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Abu Dhabi, UAESunday 23 September 2018

Brexit prompts UK lawyer rush to Ireland to retain EU practices

London’s status as hub for advice on EU competition law under threat

London’s status as a hub for advice on EU competition law may fade if attorneys lose access to the European Court of Justice. Geert Vanden / AP
London’s status as a hub for advice on EU competition law may fade if attorneys lose access to the European Court of Justice. Geert Vanden / AP

Lawyers are having their own Brexit.

More than a thousand UK lawyers have registered in Ireland since 2016 to make sure they can represent clients in European Union courts after the UK leaves the bloc. Figures from the Law Society of Ireland show 511 attorneys from England and Wales have registered in Ireland this year, on top of 806 who did so in 2016 a total of 1,317.

Usually, only about 50 to 100 a year make the move, according to Ken Murphy, director-general of the Law Society of Ireland. Few attorneys are actually moving to Ireland, he said.

The lawyers, mostly antitrust and trade specialists, also fear they’ll lose a right that blocks authorities investigating a company from seizing the legal advice provided by its attorneys. Loss of the privilege, which is grounded in EU membership, could put UK lawyers “at some disadvantage” against those retaining the right, Murphy said.

London’s status as a global hub for advice on EU competition law and regulation may fade if attorneys lose access to the European Court of Justice. Mickael Laurans, who manages the Law Society of England and Wales’ international team, warned that more firms may move staff to Brussels, Paris, and other regional hubs.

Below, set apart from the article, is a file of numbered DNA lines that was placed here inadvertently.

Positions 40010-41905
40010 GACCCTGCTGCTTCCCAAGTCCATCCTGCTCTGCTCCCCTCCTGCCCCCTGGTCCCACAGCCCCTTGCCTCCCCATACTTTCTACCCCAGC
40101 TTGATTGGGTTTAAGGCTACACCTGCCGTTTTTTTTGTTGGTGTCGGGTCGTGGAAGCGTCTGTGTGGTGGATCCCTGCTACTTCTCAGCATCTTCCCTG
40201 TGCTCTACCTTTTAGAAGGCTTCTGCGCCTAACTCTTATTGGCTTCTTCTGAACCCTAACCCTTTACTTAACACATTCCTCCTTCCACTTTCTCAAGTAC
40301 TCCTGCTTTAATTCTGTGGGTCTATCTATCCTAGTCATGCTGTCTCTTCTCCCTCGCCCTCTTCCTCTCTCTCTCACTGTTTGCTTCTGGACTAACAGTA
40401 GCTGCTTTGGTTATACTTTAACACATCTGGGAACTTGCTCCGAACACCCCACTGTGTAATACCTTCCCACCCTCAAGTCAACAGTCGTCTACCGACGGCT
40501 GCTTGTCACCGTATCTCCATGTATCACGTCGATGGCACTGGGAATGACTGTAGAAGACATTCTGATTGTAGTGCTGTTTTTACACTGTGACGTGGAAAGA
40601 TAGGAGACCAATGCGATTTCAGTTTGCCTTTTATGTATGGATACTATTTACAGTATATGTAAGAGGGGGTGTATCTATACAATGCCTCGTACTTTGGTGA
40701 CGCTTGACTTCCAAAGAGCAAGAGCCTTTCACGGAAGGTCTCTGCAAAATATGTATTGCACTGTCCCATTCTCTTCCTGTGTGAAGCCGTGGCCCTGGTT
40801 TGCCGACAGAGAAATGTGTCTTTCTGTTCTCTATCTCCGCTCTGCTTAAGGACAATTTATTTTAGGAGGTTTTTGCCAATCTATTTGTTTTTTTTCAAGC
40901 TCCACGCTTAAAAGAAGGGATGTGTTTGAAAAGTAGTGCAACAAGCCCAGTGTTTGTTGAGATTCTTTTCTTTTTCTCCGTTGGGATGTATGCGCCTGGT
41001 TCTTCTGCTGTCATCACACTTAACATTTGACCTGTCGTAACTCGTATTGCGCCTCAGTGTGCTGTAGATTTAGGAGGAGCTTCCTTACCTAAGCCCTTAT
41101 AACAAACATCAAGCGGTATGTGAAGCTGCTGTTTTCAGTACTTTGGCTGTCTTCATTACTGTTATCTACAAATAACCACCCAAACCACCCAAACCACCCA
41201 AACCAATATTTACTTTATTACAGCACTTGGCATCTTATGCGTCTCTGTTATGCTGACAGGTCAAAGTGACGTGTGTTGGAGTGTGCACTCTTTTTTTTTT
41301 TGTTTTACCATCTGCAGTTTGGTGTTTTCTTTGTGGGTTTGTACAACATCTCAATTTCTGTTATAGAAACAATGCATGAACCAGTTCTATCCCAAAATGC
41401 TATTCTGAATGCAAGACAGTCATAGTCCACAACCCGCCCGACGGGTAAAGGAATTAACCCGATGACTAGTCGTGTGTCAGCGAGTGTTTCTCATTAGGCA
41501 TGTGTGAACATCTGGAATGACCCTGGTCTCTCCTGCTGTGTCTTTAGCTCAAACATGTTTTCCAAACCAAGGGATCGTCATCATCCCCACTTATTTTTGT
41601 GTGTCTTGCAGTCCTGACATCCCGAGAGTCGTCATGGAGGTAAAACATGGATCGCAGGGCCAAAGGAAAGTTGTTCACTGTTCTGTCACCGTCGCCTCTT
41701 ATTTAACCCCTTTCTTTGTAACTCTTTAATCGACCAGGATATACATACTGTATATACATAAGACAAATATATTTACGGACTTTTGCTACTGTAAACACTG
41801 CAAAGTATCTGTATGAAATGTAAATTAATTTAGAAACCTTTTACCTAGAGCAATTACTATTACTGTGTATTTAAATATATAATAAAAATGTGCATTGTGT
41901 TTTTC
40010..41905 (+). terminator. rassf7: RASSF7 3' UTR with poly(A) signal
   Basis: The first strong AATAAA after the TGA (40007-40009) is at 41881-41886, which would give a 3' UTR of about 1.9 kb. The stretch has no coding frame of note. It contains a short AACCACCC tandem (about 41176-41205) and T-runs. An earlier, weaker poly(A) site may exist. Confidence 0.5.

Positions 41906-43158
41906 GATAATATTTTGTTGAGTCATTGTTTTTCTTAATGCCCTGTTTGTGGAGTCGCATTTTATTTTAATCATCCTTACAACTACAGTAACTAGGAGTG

Ministers at the UK’s Department for Exiting the European Union believe “people holding qualifications or in the process of acquiring them should be allowed to continue or begin their careers as they do now” throughout the region, Brexit secretary David Davis said last month.

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Lawyers aren’t willing to take a risk, and Laurans said London’s loss of prestige may present an opportunity to other European cities.

“It may be that English firms will need to look at where they position people,” he said. “A lot of EU law advice is done out of London today. One question is, to what extent will this continue in the future?”

Eversheds Sutherland LLP had the largest number of lawyers registering in Ireland in 2017, at 132, according to the Law Society of Ireland. Freshfields Bruckhaus Deringer LLP was second with 130 and Slaughter & May was third with 79. Spokespeople for Freshfields and Slaughter & May declined to comment and a spokeswoman for Eversheds said no one was available.

It is just one of the ways in which law firms in the UK are feeling the effects of the country’s 2016 vote to leave the European Union. London’s biggest firms benefited from the weaker pound in the wake of the referendum, as they sought out growth overseas. The weaker currency also helped push up salaries for some of the city’s top young lawyers. Meanwhile the UK government is trying to keep London at the centre of European commercial legal disputes after Brexit.

Registering in Ireland takes a month or two and requires some paperwork and an administrative fee of about 300 euros ($357). The UK’s departure may complicate things, Murphy said.

Laurans said it’s possible that future generations will have to take an exam to register in Ireland, which would be “onerous.”

The right to speak in an EU court, known as “rights of audience,” is restricted to lawyers who are qualified and regulated in a member state, “so on the face of it that would exclude UK lawyers post-Brexit,” Murphy said.

Murphy said attorneys saw their clients’ right to take advice without having it shared with investigation authorities as sacred.

Some lawyers have tried to bolster their ability to work in the EU by seeking nationality of a member state, Murphy said. He said he knew of lawyers that had become Irish and Belgian citizens.

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